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Analysis of the Role of HDAC6 on MITF Pathway, in the Pathogenesis of Melanoma Open Access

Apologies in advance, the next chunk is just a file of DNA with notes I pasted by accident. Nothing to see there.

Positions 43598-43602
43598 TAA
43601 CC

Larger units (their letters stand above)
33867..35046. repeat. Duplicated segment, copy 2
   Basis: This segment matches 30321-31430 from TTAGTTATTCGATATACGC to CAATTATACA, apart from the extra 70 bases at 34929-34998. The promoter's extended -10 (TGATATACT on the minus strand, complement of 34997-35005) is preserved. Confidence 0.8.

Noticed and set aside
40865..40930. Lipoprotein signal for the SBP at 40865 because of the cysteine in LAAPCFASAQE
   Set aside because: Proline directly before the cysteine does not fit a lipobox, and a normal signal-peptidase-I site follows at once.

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The histone deacetylase 6 (HDAC6), which belongs to class IIb family of HDACs is known to play a role in different cellular processes, involved in the pathogenesis of cancer and immune regulation. Recently, we found that treatment of cancer cells with HDAC6 inhibitors (HDAC6is) lead to an increase in acetylation of tubulin and decrease in the p-STAT3 –Y705 and PDL-1 expression, along with a decrease in tumor growth in melanoma-challenged mice models. On further investigations, we found that the treatment with HDAC6i Nexturastat A (Next A) leads to a significant decrease in pigmentation of the non-cancerous murine B16 melanocytes, along with a downregulation of the genes involved in the normal melanocytic development and pigmentation process. We were particularly interested in the Microphthalmia-Associated Transcription Factor (MITF), a melanocytic lineage-specific transcription factor, which also plays a critical role in malignant melanoma and leads to BRAF-inhibitor resistance. MITF, its target genes, as well as MITF protein expression were all decreased with KD of HDAC6 and on treatment with 5μM Next A, in the WM164 human melanoma cell lines, although there was no impact on the nuclear localization of MITF. Further, the molecular mechanisms by which HDAC6 regulates MITF, including interaction with other transcriptional factors such as STAT3, is being characterized. Thus, targeting HDAC6 with selective HDAC6 inhibitor will have a critical implication in the treatment of BRAF-resistant melanoma patients. Keywords: Melanoma, HDAC6, MITF.

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